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André Modeste GRÉTRY (1741-1813)
Pierre le Grand (1790).
Maxim Mironov (tenor) Peter the Great; Elena Voznessenskaya (soprano) Catherine; Nikolai Galin (bass) Lefort; Mikhail Davidov (baritone) Georges; Elena Guschina (mezzo) Genevieva; Ekaterina Oblezova (soprano) Caroline; Vladimir Bolotin (tenor) Alexis; Victor Verzhbitsky, Menshikoff; Sergey Kostyuk (baritone) Maturin;
Chorus and Orchestra of the Helikon Opera/Sergey Stadler. the Helikon Opera in 2002.
PCM Stereo. DVD 9. NTSC. Picture format 4:3.
ARTHAUS 101 097 [94’00]


Recorded on the occasion of the 300-year anniversary of the founding of St Petersburg, Grétry’s opera on Peter the Great is a vaudeville that offers plenty of scope for comedy – the great man disguises himself to live as a regular member of his populace. And really one should be grateful this is here at all. Grétry’s discography is hardly huge, after all.

I confess I had not noticed the little line on the back of the box that this is ‘Sung in French, Dialogues in Russian’ so it all came as a bit of a shock that this is a bilingual performance. Still, I had my subtitles. Except – well, a French line squeezes in, intact, and at one point a Japanese character nestles happily amongst some English.

If it sounds as if I’m coming down hard on the DVD production values, I believe I have full justification. There are no DVD ‘extras’ (ironically this is an instance where it would be a good place to have them!), although the (uncredited) booklet notes are for once quite full and interesting. The total playing time is a mere one-and-a-half hours, yet the DVD appears to retail at Arthaus’s full price.

The company appears to have toured with this production too, appearing at Salamanca in June 2003. Certainly the timing of all concerned is excellent, the ensemble pieces slick as can be. The orchestra is a good one (especially fine string definition), injecting plenty of energy into the overture; indeed, sometimes one is led to think the Helikon’s band represents the best aspect of this DVD. The video synch is not 100% here, although we see enough to know that Sergey Stadler is a time-beater and not much else.

The story concerns Peter the Great who had disguised of himself as a carpenter to work on the first ship of his empire. A common girl, elevated in position because of Peter’s presence, is another popular plot-twist that is present. Catherine, who represents the Enlightenment idea of elevating the poor, becomes the logical extension of Peter (Pierre).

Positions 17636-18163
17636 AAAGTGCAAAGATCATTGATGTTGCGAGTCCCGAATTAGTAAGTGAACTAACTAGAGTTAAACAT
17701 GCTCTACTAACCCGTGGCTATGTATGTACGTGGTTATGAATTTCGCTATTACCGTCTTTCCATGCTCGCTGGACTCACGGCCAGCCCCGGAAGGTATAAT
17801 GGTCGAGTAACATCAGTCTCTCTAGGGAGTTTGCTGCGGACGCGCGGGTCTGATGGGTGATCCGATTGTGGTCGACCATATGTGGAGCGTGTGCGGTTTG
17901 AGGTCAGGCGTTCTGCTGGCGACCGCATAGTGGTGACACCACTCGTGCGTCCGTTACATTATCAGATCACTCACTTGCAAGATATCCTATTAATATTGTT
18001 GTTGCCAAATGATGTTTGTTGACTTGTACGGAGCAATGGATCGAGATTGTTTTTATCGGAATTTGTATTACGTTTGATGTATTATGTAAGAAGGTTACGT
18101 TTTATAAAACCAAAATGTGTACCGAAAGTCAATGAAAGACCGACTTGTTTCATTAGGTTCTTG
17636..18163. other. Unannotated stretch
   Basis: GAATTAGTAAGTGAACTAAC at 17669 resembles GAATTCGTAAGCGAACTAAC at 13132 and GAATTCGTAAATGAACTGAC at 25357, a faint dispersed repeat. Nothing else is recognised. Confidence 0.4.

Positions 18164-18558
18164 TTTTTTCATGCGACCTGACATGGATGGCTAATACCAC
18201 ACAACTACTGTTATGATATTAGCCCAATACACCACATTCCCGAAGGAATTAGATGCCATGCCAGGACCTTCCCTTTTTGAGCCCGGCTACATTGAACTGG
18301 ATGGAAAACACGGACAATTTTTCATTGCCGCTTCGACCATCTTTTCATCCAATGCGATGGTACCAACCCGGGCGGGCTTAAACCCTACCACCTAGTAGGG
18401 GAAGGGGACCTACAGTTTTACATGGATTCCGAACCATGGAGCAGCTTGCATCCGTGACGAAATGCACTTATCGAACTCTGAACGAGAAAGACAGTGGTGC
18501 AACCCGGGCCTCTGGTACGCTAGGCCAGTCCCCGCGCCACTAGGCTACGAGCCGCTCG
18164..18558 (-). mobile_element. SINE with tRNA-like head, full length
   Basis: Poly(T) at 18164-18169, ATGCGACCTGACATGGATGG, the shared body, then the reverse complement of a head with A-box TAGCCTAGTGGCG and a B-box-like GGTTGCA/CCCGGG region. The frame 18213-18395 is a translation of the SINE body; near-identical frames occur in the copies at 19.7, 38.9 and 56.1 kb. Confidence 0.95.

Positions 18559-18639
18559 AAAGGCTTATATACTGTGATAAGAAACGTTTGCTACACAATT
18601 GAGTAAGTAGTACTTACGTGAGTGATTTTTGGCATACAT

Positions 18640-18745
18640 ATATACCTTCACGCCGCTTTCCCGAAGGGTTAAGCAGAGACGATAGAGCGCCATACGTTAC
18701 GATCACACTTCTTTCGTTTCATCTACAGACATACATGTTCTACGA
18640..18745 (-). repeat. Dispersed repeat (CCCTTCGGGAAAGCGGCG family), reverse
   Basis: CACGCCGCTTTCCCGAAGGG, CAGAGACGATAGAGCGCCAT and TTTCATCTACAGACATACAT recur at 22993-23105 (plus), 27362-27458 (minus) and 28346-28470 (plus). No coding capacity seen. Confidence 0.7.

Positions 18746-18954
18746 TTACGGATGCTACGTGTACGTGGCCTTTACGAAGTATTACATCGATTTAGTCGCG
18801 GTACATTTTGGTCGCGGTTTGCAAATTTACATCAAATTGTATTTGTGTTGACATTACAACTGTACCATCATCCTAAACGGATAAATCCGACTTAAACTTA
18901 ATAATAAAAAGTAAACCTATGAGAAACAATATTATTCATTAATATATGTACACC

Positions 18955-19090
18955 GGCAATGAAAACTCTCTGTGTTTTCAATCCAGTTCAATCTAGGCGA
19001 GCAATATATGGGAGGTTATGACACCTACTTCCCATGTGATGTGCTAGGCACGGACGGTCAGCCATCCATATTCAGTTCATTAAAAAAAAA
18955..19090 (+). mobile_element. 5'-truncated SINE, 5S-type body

Staging is such that one suspects their budget was stretched, Paintings of boats hang down to suggest the sea as the on-board chorus sings (not entirely agreeing when to with the orchestra, though). The chorus’s comical ‘decorating’ movements certainly help the amusement factor.

There are amusing producer-led moments throughout – Lefort conducts the orchestra (!) to start the duet between Pierre and himself, ‘Oui, tes services, à constance feront ma gloire’), for example.

Pierre is sung by a rather effeminate Maxim Mironov, not so hot on long notes and rather wobbly, but he has the screamingly high note that tops (literally!) his air, ‘Je vais munir’.

Elena Voznessenskaya is an expressive Catherine, her intervals cleanly negotiated and her cadenza in Arietta, ‘Oui, mes amis’ is very effective (the end of the aria has a whiff of the Queens of the Night about it). Her duet with Pierre in the Duo, ‘Je vais munir’ is a particular highlight; more, her sadness when she is abandoned on the day of her wedding is eminently believeable. The Caroline is Ekaterina Oblezova, who is remarkably elegant in her Mozartian Air, ‘J’étais au bord de la Fontaine’.

The character of Georges is amusing (Mikhail Davidov), his hair presumably purposefully done to make him look like Beethoven, although the chorus’s Monty Python-ish movements in his Ariette, ‘Morgué sans m’avanter’ could easily have been dispensed with.

The casually-attired conductor, Sergey Stadler, by the way, is the soloist in the violin solo, and very good he is too.

Is it worth the price? Probably not in the final analysis although it is worth a look if you can hire it.

Colin Clarke

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